# Functions#

We have used already used functions (e.g., `imread(some_path)`

) in past lessons. Functions have a name and parameters. Some of them return a result, others don’t. We typically call them like this:

```
result = function_name(parameters)
```

See also

Let’s take a look at some functions, for example `print(text)`

and `pow(x, y)`

. The print function takes a parameter (or multiple parameters) and returns nothing:

```
result = print('Hello world')
```

```
result
```

The pow function has two parameters and returns a result:

```
result = pow(2, 3)
```

```
result
```

## Custom functions#

You can **DEF**ine your own functions using the `def`

statement. After the def statement, you should specify your functions’ name and in brackets its parameters. Afterwards follows a colon `:`

and all following lines of code which are indented are part (*“inside”*) of this function. A final `return`

statement sends the result back to from where the function was called.

```
def sum_numbers(a, b):
result = a + b
return result
```

You can then call your function as often as you like

```
sum_numbers(3, 4)
```

```
sum_numbers(5, 6)
```

Sometimes, you want to save the result of your function in a variable.

```
c = sum_numbers(4, 5)
print(c)
```

### Simplify code using functions#

Assume you have a complicated algorithm which can tell you if a number if odd or even. Let’s put this algorithm in a function and call it later on. For our algorithm, we will use the modulo operator %.

```
def print_odd_or_even(number):
if number % 2 == 0:
print(number, "is even")
else:
print(number, "is odd")
```

```
print_odd_or_even(3)
```

```
print_odd_or_even(4)
```

```
print_odd_or_even(10)
```

Thus, instead of writing the same `if-else`

block again and again, we can just call our custom `print_odd_or_even`

function.

### Documenting functions#

You can document what a function does in its so called doc string. The doc string follows right after the functions header and looks like this:

```
def square(number):
'''
Squares a number by multiplying it with itself and returns its result.
'''
return number * number
```

You can then later read the documentation of the function like this:

```
print(square.__doc__)
```

Also try this if you want to have the docstring shown side-by-side in your notebook:

```
square?
```

By the way, you can do this with any function:

```
import math
print(math.sqrt.__doc__)
```

```
print(math.exp.__doc__)
```

## Methods#

Methods, as opposed to function are functions that can be executed directly from a variable. They are defined in the same way as functions, but they are called in a different way.

Normal function:

`function_name(arguments)`

Method:

`variable_name.method_name(optional_arguments)`

Every type of variable has its own methods. For example, strings have methods to convert them to uppercase or lowercase, to replace a substring, to split them, etc.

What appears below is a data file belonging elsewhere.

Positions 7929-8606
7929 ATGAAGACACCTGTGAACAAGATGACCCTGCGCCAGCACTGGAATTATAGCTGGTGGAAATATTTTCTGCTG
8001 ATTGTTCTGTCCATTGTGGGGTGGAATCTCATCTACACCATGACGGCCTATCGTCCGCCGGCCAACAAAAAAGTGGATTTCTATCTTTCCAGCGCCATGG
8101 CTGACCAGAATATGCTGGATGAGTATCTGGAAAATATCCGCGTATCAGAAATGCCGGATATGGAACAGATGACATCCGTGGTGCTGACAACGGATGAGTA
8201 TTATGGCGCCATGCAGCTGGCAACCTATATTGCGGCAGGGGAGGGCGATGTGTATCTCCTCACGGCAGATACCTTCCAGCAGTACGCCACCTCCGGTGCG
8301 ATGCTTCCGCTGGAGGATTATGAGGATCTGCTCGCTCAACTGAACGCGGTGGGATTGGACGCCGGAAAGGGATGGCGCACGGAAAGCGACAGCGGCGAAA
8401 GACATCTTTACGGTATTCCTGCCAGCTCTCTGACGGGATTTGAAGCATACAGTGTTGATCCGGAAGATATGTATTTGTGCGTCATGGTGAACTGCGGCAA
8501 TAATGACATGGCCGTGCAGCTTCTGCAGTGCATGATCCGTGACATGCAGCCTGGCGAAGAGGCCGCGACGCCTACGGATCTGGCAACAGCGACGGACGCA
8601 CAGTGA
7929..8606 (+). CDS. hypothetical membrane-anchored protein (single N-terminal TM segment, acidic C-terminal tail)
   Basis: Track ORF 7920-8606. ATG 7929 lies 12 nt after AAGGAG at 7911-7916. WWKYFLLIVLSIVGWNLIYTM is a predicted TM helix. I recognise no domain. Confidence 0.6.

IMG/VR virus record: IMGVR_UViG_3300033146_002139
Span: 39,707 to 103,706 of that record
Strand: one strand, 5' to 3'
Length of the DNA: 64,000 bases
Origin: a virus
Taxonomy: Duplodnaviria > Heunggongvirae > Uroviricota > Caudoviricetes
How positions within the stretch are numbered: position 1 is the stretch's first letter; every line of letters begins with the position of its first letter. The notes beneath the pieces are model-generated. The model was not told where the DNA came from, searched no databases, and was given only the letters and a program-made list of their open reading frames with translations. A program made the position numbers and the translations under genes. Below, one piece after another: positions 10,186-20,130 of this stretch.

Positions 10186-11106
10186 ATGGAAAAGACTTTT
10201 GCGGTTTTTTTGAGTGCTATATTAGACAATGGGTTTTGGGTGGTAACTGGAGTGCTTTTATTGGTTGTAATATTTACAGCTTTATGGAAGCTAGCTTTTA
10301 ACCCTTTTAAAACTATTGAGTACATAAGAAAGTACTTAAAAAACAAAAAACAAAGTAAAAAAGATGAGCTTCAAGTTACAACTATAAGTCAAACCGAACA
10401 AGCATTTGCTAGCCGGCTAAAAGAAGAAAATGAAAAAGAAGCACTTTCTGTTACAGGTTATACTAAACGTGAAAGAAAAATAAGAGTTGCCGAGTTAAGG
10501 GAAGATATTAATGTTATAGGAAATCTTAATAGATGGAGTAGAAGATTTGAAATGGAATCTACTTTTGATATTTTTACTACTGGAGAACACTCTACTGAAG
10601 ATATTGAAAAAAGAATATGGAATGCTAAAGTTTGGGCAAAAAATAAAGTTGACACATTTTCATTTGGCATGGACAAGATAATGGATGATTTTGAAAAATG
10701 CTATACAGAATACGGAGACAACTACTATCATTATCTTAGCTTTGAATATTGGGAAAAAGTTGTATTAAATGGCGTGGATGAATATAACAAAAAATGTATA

```
name = 'Johannes'
name.lower()
```

```
filename = 'my_image.tif'
filename.endswith('.tif')
```

Numpy arrays also have a few handy methods you can directly use on them. For example, you can use the `mean()`

, `.std()`

or `.sum()`

methods to calculate the mean, standard deviation and sum of the elements in an array, respectively.

```
import numpy as np
```

```
# create some random data
array = np.random.randint(low=0, high=3, size=[3,3])
array
```

```
print(f'Mean: {array.mean()}')
print(f'Standard deviation: {array.std()}')
print(f'Sum of all elements: {array.sum()}')
```

In some cases, these methods take optional arguments customize the call. For install, the `mean`

, `std`

and `sum`

functions take an optional `axis`

argument that specifies which axis to perform the operation on.

```
print(f'Sum of all elements along first axis: {array.sum(axis=0)}')
print(f'Sum of all elements along first axis: {array.sum(axis=1)}')
```

# Exercises#

## Exercise 1#

Write a function that takes two parameters: `number_of_points_achieved`

and `number_of_total_points_in_exam`

and returns a grade from 1 to 5. Students with > 95% of the points get grade 1, above 80% they get grade 2, above 60% grade 3 and above 50% grade 4. Students with less than 50% get grade 5 and have to repeat the exam. Then, call the function for three students who had 15, 25 and 29 points in an exam with 30 total points.

```
grade_student_exams(20,30, pass_only=True)
```

## Exercise 2#

write a docstring for your function that describes what it does, the input parameters it expects and the output it returns.

Explore how the jupyter autocompletion and inspecting it with a `?`

helps you when you use the function.

## Exercise 3#

add an optional parameter `pass_fail=True`

to add the possibility to evaluate an exam where students with more than 50% pass the exam.

## Exercise 4#

split the complicated function from Exercise 3 into two simpler functions